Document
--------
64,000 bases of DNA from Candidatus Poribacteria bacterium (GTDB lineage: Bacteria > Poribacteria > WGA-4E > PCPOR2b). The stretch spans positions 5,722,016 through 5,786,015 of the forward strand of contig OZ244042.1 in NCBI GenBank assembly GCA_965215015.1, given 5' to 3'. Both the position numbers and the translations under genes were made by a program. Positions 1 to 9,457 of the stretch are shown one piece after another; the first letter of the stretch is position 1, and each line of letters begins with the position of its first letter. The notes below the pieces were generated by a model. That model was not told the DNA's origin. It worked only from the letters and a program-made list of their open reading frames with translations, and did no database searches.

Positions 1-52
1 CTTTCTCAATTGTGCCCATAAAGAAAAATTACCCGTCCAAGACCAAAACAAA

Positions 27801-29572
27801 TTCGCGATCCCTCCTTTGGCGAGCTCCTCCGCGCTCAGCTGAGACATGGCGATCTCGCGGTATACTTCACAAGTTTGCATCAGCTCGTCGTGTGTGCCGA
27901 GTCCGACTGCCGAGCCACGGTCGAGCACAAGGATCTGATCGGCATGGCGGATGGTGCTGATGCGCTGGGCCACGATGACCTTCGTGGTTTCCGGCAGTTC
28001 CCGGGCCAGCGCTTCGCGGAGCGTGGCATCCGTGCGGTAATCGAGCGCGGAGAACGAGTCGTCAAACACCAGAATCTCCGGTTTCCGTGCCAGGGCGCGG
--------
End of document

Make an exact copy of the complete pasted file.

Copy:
64,000 bases of DNA from Candidatus Poribacteria bacterium (GTDB lineage: Bacteria > Poribacteria > WGA-4E > PCPOR2b). The stretch spans positions 5,722,016 through 5,786,015 of the forward strand of contig OZ244042.1 in NCBI GenBank assembly GCA_965215015.1, given 5' to 3'. Both the position numbers and the translations under genes were made by a program. Positions 1 to 9,457 of the stretch are shown one piece after another; the first letter of the stretch is position 1, and each line of letters begins with the position of its first letter. The notes below the pieces were generated by a model. That model was not told the DNA's origin. It worked only from the letters and a program-made list of their open reading frames with translations, and did no database searches.

Positions 1-52
1 CTTTCTCAATTGTGCCCATAAAGAAAAATTACCCGTCCAAGACCAAAACAAA

Positions 27801-29572
27801 TTCGCGATCCCTCCTTTGGCGAGCTCCTCCGCGCTCAGCTGAGACATGGCGATCTCGCGGTATACTTCACAAGTTTGCATCAGCTCGTCGTGTGTGCCGA
27901 GTCCGACTGCCGAGCCACGGTCGAGCACAAGGATCTGATCGGCATGGCGGATGGTGCTGATGCGCTGGGCCACGATGACCTTCGTGGTTTCCGGCAGTTC
28001 CCGGGCCAGCGCTTCGCGGAGCGTGGCATCCGTGCGGTAATCGAGCGCGGAGAACGAGTCGTCAAACACCAGAATCTCCGGTTTCCGTGCCAGGGCGCGG